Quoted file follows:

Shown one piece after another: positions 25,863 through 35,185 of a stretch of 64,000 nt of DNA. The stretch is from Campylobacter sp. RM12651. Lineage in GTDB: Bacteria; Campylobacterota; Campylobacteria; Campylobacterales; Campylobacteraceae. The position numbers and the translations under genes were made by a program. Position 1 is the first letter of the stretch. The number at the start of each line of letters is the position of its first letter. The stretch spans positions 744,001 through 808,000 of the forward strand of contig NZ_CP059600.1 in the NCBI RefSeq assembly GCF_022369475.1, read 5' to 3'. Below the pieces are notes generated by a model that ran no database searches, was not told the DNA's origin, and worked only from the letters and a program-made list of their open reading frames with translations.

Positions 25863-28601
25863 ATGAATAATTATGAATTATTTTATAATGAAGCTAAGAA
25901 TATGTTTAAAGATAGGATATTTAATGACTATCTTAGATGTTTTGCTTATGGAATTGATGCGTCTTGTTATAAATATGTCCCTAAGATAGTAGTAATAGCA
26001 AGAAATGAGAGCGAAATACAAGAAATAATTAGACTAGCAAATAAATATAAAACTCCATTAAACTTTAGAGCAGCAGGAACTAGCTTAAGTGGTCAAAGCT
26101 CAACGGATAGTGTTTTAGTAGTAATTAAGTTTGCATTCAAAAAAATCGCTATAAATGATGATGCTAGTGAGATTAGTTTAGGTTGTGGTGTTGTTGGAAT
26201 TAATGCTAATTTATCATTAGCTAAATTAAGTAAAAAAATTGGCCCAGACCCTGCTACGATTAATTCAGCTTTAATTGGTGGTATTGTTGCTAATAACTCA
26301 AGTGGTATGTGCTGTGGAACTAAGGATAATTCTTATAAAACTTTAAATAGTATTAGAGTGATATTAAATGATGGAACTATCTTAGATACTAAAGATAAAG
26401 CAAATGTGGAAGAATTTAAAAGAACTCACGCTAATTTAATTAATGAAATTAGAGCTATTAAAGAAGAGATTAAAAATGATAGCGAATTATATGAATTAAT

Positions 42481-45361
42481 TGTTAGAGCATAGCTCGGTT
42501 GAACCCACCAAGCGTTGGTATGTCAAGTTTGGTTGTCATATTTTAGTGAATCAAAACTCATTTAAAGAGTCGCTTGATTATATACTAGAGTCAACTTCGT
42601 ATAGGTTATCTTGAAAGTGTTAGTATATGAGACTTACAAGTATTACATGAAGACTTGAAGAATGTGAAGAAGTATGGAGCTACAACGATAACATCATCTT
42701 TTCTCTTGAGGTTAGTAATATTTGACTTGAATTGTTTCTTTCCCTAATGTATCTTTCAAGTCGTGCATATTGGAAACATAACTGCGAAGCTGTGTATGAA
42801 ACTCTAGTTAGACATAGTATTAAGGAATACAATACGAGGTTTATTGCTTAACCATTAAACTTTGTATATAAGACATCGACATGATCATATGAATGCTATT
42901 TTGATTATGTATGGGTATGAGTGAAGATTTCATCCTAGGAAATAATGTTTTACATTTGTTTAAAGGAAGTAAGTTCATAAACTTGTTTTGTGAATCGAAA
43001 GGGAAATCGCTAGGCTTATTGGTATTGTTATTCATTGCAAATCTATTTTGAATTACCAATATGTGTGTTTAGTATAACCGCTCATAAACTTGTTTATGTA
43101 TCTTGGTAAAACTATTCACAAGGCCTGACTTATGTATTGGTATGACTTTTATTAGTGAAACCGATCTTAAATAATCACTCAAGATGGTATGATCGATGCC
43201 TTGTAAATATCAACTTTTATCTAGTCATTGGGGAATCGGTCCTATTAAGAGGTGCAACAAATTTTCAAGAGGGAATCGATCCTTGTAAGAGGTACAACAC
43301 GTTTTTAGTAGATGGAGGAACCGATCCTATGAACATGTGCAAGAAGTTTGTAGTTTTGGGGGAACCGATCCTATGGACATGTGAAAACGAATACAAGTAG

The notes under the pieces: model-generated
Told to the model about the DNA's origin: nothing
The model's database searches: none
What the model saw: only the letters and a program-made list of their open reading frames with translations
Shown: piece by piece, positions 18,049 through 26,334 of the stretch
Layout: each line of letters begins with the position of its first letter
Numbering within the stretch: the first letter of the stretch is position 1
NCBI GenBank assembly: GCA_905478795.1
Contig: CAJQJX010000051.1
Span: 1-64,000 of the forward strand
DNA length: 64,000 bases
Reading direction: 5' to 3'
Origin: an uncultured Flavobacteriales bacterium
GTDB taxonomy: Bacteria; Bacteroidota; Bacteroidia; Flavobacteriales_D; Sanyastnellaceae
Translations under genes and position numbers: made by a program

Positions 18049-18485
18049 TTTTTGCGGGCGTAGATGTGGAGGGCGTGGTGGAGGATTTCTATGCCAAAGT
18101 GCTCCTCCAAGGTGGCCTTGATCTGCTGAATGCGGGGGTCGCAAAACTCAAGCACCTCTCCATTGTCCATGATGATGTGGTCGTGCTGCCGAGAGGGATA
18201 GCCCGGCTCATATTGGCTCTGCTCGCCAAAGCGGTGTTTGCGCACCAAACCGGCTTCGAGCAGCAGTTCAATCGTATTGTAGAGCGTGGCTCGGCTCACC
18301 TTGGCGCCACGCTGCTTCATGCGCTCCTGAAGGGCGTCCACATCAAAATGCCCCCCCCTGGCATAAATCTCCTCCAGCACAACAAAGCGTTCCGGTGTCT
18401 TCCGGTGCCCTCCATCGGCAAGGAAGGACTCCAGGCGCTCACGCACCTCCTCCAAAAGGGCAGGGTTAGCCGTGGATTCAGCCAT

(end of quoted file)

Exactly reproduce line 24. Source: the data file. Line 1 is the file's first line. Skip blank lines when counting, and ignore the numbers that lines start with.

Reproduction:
What the model saw: only the letters and a program-made list of their open reading frames with translations